Grapevine: ‘Nachas’ and nosh

Movers and shakers in Israeli society.

Simulation of the new David Geffen Auditorium (photo credit: HERZOG & DE MEURON; MANN-SHINAR ARCHITECTS EXECUTIVE ARCHITECT)
Simulation of the new David Geffen Auditorium
(photo credit: HERZOG & DE MEURON; MANN-SHINAR ARCHITECTS EXECUTIVE ARCHITECT)

Relatives and close friends gathered on Thursday on the rooftop garden terrace of Naomi Leibler, the former president of World Emunah, for the marriage of her son Romy to Orly Gabbai. Because there were many people from Emunah and the Hazvi Israel congregation whom she would have invited under other circumstances, the mother of the groom decided to host a kiddush in her home rather than at the synagogue. 

As luck would have it, someone had interfered with the mechanism of the Shabbat elevator and the hostess and her guests had to walk up five flights. There were several septuagenarians and octogenarians among the guests, including synagogue stalwarts Bob and Toby Asch, who recently celebrated their 60th wedding anniversary. 

Unlike some of the British- and American-born congregants of Hazvi Israel, whose native accents are discernible in their Hebrew, the groom read the haftarah without any trace of an Australian accent, though strangely enough, when he made Kiddush afterward in his mother’s home, the Australian accent came out very strongly.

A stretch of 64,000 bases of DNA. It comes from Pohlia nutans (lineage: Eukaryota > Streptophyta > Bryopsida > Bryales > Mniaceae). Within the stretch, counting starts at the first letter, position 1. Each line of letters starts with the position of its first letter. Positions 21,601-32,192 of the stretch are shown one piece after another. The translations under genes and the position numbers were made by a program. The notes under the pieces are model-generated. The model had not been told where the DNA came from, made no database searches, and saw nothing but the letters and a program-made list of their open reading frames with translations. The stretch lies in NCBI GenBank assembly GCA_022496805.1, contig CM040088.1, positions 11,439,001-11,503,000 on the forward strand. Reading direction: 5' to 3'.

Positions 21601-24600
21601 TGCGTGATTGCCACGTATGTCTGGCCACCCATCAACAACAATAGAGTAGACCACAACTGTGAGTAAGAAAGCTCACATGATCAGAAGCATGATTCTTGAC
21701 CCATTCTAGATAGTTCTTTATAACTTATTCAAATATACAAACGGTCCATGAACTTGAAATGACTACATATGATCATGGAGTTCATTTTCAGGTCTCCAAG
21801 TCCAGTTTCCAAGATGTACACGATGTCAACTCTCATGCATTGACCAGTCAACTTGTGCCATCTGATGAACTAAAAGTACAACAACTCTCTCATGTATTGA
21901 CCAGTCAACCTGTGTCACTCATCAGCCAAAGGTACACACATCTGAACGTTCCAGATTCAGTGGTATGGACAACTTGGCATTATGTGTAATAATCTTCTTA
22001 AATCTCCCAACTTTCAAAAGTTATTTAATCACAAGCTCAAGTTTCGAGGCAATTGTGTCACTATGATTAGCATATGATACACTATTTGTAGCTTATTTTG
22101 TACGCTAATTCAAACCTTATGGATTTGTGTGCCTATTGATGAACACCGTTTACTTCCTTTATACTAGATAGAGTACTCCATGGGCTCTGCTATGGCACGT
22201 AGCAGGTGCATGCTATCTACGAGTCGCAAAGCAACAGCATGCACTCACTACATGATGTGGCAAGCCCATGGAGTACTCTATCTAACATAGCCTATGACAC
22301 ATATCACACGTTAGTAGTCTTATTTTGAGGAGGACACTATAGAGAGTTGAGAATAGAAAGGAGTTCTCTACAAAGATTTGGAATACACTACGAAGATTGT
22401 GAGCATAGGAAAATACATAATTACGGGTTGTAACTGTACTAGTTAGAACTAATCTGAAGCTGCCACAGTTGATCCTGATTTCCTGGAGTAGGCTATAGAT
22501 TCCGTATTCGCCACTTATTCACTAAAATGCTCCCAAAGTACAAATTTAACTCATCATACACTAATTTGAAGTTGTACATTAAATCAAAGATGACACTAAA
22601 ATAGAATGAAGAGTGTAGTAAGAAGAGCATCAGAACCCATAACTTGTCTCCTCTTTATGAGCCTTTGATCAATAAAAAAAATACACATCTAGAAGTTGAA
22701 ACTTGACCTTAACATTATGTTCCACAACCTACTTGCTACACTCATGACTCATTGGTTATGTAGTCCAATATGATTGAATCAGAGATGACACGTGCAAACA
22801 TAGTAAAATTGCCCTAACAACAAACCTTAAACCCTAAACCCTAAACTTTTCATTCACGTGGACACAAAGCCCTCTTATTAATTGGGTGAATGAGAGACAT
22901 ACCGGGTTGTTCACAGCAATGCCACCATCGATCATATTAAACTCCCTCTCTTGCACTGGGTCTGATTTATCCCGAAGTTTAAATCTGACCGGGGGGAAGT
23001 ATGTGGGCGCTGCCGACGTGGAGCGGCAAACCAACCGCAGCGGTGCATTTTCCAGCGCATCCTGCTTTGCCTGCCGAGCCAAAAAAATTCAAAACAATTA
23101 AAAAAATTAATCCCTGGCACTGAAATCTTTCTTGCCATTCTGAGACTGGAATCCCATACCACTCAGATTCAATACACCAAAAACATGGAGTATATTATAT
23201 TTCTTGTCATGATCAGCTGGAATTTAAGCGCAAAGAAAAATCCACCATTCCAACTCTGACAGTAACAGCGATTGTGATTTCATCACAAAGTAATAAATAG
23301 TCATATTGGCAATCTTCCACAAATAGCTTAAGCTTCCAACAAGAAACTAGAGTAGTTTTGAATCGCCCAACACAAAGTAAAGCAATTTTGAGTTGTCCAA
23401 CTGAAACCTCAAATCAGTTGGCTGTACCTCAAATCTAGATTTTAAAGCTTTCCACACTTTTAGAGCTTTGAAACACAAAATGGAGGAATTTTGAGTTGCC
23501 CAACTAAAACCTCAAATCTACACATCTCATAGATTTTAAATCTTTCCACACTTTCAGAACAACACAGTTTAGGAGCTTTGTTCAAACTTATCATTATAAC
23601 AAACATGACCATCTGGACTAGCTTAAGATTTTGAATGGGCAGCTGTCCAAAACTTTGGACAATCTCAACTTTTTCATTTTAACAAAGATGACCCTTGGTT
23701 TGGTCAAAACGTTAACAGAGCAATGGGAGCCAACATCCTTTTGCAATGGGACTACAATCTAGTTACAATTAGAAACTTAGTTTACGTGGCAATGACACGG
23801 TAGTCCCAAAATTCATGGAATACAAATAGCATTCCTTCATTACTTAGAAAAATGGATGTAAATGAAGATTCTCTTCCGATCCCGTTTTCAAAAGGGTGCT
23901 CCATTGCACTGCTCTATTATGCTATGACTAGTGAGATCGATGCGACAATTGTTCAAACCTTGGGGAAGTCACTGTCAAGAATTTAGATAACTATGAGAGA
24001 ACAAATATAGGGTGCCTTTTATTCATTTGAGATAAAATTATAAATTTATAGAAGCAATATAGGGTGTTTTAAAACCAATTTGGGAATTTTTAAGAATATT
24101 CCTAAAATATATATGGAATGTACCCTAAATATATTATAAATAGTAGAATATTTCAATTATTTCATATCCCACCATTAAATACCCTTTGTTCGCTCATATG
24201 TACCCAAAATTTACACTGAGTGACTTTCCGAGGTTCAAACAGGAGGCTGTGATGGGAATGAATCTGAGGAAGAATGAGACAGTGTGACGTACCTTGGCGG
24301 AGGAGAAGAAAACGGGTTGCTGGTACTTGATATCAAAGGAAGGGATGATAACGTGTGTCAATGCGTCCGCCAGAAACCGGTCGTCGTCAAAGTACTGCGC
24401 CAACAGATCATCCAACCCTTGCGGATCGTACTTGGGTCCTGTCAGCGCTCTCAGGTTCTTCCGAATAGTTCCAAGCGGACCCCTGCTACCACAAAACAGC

In the synagogue, his mother, who occasionally gets annoyed with her children but is not in the habit of throwing things at them, happily joined with other congregants in flinging candies at the groom. In his thanks to her for hosting the sumptuous kiddush, the groom noted that this was the first function she had hosted since the death of his father in April, last year. 

His father, Isi Leibler, had been a long-time second-generation leader of Australian Jewry prior to his aliyah. For 20 years, following his move to Israel, he was a regular columnist for The Jerusalem Post, with a huge following. The Leiblers were extremely hospitable, not only hosting guests at their table for Shabbat and Jewish holidays but also during the week. 

Isi Leibler (credit: WIKIPEDIA)Isi Leibler (credit: WIKIPEDIA)

It was always a treat to sit among their guests, who included intellectuals, rabbis, lawyers, writers, community leaders from abroad, and more. The conversation was always exhilarating. In paying tribute to his bride, the groom said that it was part of Jewish tradition for a groom to feel like a king. He didn’t know if he would continue to feel that way, but he could not have chosen anyone more suitable to be his queen and to support him in his path in life.